Commercial lenders frequently collateralize multiple properties as part of making loans to borrowers. Even if a loan does not begin with a mortgage interest in multiple properties, sometimes loans become cross-collateralized and, therefore, end up covering multiple properties in different locations. So what happens when a borrower defaults and the lender needs to pursue foreclosure of multiple properties located in different Florida counties? May the lender file just one foreclosure action and, if so, where?
In what is perhaps a timely reminder of the “local action rule” in Florida—and we say “timely reminder” because of the likely forthcoming wave of commercial real property foreclosure actions due to the economic fallout from the ongoing pandemic—the Fourth District Court of Appeal in Florida recently issued an opinion in a foreclosure action that involved four separate properties located in two different counties. The opinion concluded that cross-collateralized mortgages should be construed as one instrument, pursuant to which a trial court sitting in one county may exercise subject matter jurisdiction over real property located in another county. See Brant, as Trustee v. Metropolitan Life Ins. Co., Case No. 4D20-1207, 45 Fla. L. Weekly D2168a (Fla. 4th DCA Sept. 16, 2020) (denying writ of prohibition sought by borrower challenging the trial court’s determination that a court sitting in Martin County could maintain subject matter jurisdiction over real property located in Okeechobee County).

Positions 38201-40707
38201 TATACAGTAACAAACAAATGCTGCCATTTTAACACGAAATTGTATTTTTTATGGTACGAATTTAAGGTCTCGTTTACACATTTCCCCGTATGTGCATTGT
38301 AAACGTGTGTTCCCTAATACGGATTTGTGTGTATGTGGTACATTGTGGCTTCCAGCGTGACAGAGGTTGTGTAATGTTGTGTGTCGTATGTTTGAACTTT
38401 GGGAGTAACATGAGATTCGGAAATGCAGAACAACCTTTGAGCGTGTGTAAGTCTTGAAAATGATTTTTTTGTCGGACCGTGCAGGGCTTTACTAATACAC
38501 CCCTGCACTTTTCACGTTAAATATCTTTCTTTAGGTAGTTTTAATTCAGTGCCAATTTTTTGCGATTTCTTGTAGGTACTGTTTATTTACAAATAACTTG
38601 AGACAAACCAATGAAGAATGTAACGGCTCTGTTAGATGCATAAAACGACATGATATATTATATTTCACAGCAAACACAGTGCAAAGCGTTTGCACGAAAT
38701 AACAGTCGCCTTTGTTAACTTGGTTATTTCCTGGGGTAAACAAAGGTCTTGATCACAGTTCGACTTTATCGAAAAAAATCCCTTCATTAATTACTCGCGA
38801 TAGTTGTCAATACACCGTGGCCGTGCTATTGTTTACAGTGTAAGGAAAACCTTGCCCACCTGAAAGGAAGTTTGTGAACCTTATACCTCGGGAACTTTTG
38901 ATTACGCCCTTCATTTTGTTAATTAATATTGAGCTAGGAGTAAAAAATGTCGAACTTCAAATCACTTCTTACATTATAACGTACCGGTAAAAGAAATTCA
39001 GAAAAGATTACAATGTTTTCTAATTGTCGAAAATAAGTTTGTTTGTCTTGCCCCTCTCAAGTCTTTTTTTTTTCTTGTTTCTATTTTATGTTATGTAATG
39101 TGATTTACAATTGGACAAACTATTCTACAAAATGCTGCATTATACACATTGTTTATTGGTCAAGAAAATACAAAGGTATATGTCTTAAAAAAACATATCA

The “local action” rule in Florida generally requires that a foreclosure action involving real property must be filed in the county where the property is located. This is a simple rule that establishes which court has subject matter jurisdiction over a foreclosure action, but the simple rule begs the question of what happens when multiple properties are involved. The answer to this question is fairly straightforward: pursuant to Fla. Stat. § 702.04, when a mortgage includes more than one property lying in more than one county, the foreclosure action may be filed in any of those counties. In Brant, the appellate court’s specific holding was the following:
Based on the foregoing, we affirm the Martin County-based circuit court’s order denying the borrowers’ amended motion to dismiss. As the court found, the cross-collateralized mortgages should be construed as one instrument, and thus the court had subject matter jurisdiction over the entire action, including the mortgage encumbering the Okeechobee County property.
Brant, at *3.
The motto of this story: if the loan documents encumber real properties in more than one Florida county, or if multiple sets of loan documents cross-collateralize real properties in more than one Florida county, then the lender likely may file just one foreclosure action in one of those counties seeking foreclosure against all of the properties.